Making Babies (Calves, of course)

For our first date, Derek and I met at a sandwich shop in downtown McPherson. I had walked over from work and Derek had just pulled into town after being on the road all morning. When I asked him what he had been doing he responded that he had been delivering bulls to the cows at his summer pasture. I asked him why . . . and after a chuckle (and a stark realization he was dating a city girl) he began his version of the birds and the bees talk and I slowly began understanding what it takes to make a calf. I’m still learning and my husband is still hauling bulls to pasture.

My husband has been raising cattle all of his life. To raise livestock is to understand what makes a healthy and productive mother. The role of a cow is to produce and care for a new baby calve each year. These are what cows are bred and raised for – it’s their mission and their natural instinct. Steers (the bros of the farm) on the other hand, they live to eat. Period.

We want our mother cows to have their calves during the first three months of each year to ensure that we are feeding our pregnant and nursing mother cows a diet high in energy and protein. And also to keep our expectant cows in certain pastures or sheds that allow us to watch them day and night. (Read more about calving here: A Mothers Guide to Calving)

As I detailed in a previous post: Sale Day: Buying Bulls and Investing In Our Future, genetics and the dads (aka the bulls) are important on our farm. We want bulls and cows that can withstand the Kansas climate, produce healthy calves and have the disposition that make them good mothers and approachable animals.

Cow breeding schedule
A genetics catalog, top, and a farm calendar, bottom, have occupied a spot at my dining room table for weeks now. The farmer hubs keeps his heifers on a schedule has the fertilization process planned well in advance.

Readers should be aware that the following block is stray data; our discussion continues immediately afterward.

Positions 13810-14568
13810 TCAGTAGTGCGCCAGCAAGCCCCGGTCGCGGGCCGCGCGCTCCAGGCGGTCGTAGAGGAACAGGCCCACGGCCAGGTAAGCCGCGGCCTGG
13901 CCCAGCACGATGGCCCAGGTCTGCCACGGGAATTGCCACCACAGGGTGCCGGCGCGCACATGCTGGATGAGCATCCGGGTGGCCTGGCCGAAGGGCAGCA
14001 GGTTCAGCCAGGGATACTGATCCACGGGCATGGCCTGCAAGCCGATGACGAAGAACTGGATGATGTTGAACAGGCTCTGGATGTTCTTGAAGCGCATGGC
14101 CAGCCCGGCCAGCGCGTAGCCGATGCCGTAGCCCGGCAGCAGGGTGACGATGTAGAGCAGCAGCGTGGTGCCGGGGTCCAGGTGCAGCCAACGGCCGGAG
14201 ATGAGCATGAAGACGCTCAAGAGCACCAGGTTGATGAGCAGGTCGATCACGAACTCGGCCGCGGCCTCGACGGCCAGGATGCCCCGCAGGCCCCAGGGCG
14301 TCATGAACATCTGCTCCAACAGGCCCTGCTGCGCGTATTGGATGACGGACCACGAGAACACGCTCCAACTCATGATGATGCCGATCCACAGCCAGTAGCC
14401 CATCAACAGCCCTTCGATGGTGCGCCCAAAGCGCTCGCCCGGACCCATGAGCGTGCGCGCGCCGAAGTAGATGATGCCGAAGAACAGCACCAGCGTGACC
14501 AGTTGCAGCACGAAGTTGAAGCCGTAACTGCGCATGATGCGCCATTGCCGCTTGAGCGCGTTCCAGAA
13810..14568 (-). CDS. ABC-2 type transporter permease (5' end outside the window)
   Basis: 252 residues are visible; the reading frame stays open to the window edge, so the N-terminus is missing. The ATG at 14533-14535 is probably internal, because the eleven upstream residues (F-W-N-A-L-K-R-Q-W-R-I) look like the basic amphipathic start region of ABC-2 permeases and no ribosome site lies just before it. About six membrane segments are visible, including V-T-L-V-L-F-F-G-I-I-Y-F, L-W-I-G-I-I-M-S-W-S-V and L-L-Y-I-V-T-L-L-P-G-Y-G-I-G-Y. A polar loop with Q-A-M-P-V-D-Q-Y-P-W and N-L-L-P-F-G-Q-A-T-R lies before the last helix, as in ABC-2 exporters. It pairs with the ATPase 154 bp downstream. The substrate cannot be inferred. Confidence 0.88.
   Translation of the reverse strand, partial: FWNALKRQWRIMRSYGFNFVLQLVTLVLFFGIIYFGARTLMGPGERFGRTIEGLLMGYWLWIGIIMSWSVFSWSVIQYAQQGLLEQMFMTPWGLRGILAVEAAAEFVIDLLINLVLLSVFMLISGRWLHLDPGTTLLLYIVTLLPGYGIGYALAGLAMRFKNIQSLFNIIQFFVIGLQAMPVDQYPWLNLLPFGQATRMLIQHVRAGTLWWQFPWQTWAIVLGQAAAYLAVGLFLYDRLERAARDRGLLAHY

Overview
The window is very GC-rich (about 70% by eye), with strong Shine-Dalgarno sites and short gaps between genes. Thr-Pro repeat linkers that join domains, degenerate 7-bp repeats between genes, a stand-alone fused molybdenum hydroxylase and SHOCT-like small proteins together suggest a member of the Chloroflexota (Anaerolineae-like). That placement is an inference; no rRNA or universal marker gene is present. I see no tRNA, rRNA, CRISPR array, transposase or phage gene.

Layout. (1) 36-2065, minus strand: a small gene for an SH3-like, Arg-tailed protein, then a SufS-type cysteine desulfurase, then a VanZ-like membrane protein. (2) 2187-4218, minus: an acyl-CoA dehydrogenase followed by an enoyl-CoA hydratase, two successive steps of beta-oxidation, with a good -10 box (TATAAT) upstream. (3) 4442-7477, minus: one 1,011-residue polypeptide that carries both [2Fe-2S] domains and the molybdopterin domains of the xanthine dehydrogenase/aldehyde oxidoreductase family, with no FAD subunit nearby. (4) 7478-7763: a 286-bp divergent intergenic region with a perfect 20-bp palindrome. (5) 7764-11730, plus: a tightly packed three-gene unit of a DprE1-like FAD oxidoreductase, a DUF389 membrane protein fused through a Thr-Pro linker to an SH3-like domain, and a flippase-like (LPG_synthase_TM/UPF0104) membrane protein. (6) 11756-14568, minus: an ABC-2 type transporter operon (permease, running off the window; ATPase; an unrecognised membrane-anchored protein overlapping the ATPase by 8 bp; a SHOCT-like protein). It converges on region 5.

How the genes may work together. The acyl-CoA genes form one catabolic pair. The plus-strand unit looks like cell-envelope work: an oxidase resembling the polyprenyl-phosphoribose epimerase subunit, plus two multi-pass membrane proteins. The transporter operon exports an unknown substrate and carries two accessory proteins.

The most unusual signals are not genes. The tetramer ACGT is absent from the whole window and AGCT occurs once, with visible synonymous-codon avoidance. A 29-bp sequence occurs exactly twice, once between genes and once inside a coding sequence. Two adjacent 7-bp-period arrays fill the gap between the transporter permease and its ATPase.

But the cows are just as important. We need strong, healthy, dependable mothers. We also need animals that can get pregnant, stay pregnant and deliver a calve with ease. We all know that fertility can be tricky and it’s no different in cows. So the farmer hubs and his father work hard to make sure as many cows as possible ends up pregnant by the end of the spring.

For our first-time mothers, we don’t leave procreation up to the birds and the bees. The farmer hubs steps in to ensure things go smoothly and on schedule. The whole process starts with syncing our heifers’ cycles so that they all come into heat at the same time. These are cows that have never had a calf so getting them all pregnant at the same time will ensure they have calves about the same time. We artificially inseminate our heifers so that hopefully they are pregnant by the time they leave our farm for the Flint Hills in May. For those that don’t get pregnant in April, a bull is turned out with the herd to catch those that come into heat again.

When it comes to the cows, we leave the hard work to the bulls. Like all mammals, bulls can detect the signs of ovulation in a cow and gets to work. It’s literally his only responsibility each year so we count on him to get it right the first time. Before sending these ladies off to grass we make sure the are healthy and protected from any diseases that could be contracted while out to pasture. These ladies all had calves the previous year so they should be in heat about the same time. We don’t leave the bulls in pasture all summer – again to keep pregnancies on the same general timeline.

All of this takes planning and preparation so on top of corn planting and field prep, April is full of heifer breeding and cow hauling. Yeah, it’s a lot. But good preparation and top-notch genetics makes for happy, healthy, pregnant cows each fall. And in case you’re wondering, cows has the same gestational period as humans: 9 months.

Leave a Reply

Fill in your details below or click an icon to log in: Logo

You are commenting using your account. Log Out /  Change )

Twitter picture

You are commenting using your Twitter account. Log Out /  Change )

Facebook photo

You are commenting using your Facebook account. Log Out /  Change )

Connecting to %s